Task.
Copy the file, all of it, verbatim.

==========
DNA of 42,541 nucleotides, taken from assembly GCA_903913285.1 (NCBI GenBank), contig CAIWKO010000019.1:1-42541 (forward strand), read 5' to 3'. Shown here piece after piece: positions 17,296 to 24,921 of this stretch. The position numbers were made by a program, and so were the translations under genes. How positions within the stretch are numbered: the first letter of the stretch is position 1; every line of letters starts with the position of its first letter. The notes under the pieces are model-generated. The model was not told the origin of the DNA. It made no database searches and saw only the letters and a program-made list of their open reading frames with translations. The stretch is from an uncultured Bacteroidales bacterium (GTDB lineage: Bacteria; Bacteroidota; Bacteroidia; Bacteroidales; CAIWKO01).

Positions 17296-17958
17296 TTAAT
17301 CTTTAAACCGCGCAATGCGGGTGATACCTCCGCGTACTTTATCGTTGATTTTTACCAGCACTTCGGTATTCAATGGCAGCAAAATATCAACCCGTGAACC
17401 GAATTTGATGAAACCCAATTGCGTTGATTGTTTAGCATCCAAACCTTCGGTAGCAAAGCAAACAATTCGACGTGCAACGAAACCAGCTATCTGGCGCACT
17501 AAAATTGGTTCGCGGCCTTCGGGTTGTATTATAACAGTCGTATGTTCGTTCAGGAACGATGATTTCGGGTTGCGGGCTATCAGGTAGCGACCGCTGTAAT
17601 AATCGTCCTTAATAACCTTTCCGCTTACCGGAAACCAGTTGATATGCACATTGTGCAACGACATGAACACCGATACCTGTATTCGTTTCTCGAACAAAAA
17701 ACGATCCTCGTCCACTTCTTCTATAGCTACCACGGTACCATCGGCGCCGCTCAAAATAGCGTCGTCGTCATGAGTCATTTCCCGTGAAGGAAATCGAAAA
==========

DNA of 42,541 nucleotides, taken from assembly GCA_903913285.1 (NCBI GenBank), contig CAIWKO010000019.1:1-42541 (forward strand), read 5' to 3'. Shown here piece after piece: positions 17,296 to 24,921 of this stretch. The position numbers were made by a program, and so were the translations under genes. How positions within the stretch are numbered: the first letter of the stretch is position 1; every line of letters starts with the position of its first letter. The notes under the pieces are model-generated. The model was not told the origin of the DNA. It made no database searches and saw only the letters and a program-made list of their open reading frames with translations. The stretch is from an uncultured Bacteroidales bacterium (GTDB lineage: Bacteria; Bacteroidota; Bacteroidia; Bacteroidales; CAIWKO01).

Positions 17296-17958
17296 TTAAT
17301 CTTTAAACCGCGCAATGCGGGTGATACCTCCGCGTACTTTATCGTTGATTTTTACCAGCACTTCGGTATTCAATGGCAGCAAAATATCAACCCGTGAACC
17401 GAATTTGATGAAACCCAATTGCGTTGATTGTTTAGCATCCAAACCTTCGGTAGCAAAGCAAACAATTCGACGTGCAACGAAACCAGCTATCTGGCGCACT
17501 AAAATTGGTTCGCGGCCTTCGGGTTGTATTATAACAGTCGTATGTTCGTTCAGGAACGATGATTTCGGGTTGCGGGCTATCAGGTAGCGACCGCTGTAAT
17601 AATCGTCCTTAATAACCTTTCCGCTTACCGGAAACCAGTTGATATGCACATTGTGCAACGACATGAACACCGATACCTGTATTCGTTTCTCGAACAAAAA
17701 ACGATCCTCGTCCACTTCTTCTATAGCTACCACGGTACCATCGGCGCCGCTCAAAATAGCGTCGTCGTCATGAGTCATTTCCCGTGAAGGAAATCGAAAA